New Jersey Institute of Technology

Waves Seminar, Wed, 3:00-4:00, Cullimore 611

Fall 2012 Speakers


09/12 Catalin Turc, Mathematics, NJIT , Efficient solutions of periodic scattering problems.

  We present an accurate and efficient numerical method, based on integral Nystrom discretizations, for the solution of three dimensional wave propagation problems in piece-wise homogeneous media that have two-dimensional (in-plane) periodicity (e.g. photonic crystal slabs). Our approach uses (1) A fast, high-order algorithm for evaluation of singular integral operators on surfaces in three-dimensional space, and ( 2) A new, representation of the three-dimensional quasi-periodic Green's functions, which, based on use of infinitely-smooth windowing functions, and equivalent-source representations, converges super-algebraically fast throughout the frequency spectrum. Our fast algorithm for computing periodic Green's functions compare favorably with the classical Ewald's summation method and with other existing methods for fast summations of periodic Green's functions.

10/10, Richard McLaughlin, UNC Chapel Hill, Lagrangian Tori induced by precessing bent rods in viscous dominated flows

  Motile cilia play a large role in fluid motion across the surface of ciliated tissue. We present an experimental and theoretical study involving a single rigid cilium rotating in a viscous fluid about one of its ends in contact with a horizontal no-slip plane. Experimentally tracked three dimensional Lagrangian trajectories are compared with theoretical trajectories computed using a properly imaged slender body theory. The addition of planar bend to the rod geometry is shown to break symmetry and create large scale nested tori in the Lagrangian particle trajectories. Three dimensional PIV measurements are presented which help to explain the origin of the large scale tori and compared directly with the slender body theory.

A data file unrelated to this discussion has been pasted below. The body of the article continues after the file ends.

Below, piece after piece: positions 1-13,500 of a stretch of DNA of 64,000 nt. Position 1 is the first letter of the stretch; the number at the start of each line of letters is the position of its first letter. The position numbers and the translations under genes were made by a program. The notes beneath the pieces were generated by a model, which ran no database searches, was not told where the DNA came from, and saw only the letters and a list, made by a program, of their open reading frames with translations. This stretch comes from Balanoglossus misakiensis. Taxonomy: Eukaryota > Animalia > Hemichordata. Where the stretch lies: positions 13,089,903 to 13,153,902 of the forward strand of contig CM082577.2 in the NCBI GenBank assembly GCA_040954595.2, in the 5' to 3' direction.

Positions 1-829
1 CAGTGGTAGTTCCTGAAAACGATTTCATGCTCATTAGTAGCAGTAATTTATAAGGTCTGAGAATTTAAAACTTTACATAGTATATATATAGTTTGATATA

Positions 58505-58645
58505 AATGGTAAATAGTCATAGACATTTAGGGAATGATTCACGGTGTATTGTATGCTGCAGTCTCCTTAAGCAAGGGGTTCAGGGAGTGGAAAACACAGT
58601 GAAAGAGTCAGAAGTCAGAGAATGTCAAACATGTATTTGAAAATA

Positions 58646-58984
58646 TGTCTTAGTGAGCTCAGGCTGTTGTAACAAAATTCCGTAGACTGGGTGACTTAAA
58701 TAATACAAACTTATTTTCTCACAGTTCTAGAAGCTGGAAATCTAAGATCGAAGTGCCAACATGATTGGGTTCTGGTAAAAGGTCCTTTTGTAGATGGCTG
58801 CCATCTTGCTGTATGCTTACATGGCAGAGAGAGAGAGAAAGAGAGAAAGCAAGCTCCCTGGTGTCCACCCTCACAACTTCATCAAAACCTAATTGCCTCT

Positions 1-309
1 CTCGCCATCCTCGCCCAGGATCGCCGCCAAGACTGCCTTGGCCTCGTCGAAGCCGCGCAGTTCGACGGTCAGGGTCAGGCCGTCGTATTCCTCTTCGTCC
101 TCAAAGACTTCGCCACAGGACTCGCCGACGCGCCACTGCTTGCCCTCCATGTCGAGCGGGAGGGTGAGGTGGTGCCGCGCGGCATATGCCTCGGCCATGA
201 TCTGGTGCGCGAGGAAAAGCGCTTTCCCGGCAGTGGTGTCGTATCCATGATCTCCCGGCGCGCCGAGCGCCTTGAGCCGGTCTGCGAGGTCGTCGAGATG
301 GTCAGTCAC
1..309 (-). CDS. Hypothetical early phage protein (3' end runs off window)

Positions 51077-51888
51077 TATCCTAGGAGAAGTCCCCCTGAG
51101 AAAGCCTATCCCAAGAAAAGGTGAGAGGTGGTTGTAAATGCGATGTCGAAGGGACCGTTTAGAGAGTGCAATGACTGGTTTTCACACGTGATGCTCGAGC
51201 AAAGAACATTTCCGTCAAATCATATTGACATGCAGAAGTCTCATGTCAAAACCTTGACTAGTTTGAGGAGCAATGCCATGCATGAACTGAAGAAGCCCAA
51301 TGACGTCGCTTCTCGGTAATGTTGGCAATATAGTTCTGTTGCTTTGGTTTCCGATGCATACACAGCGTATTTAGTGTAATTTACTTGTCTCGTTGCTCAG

10/24, Weiqing Ren, Singapore University, The string method for the study of rare events

  Many problems arising from applied sciences can be abstractly formulated as a system that navigates over a complex energy landscape of high or infinite dimensions. Well known examples include nucleation events during phase transitions, conformational changes of bio-molecules, chemical reactions, etc. The dynamics proceeds by long waiting periods in metastable states followed by sudden jumps or transitions from one metastable state to another. In this talk, I will discuss the string method for the study of complex energy landscapes and the extension of the string method for saddle points search.

11/21, Thanksgiving


11/28, Matthew Williams, PACM, Princeton, Exploiting Low Dimensionality in Nonlinear Optics and Other Physical Systems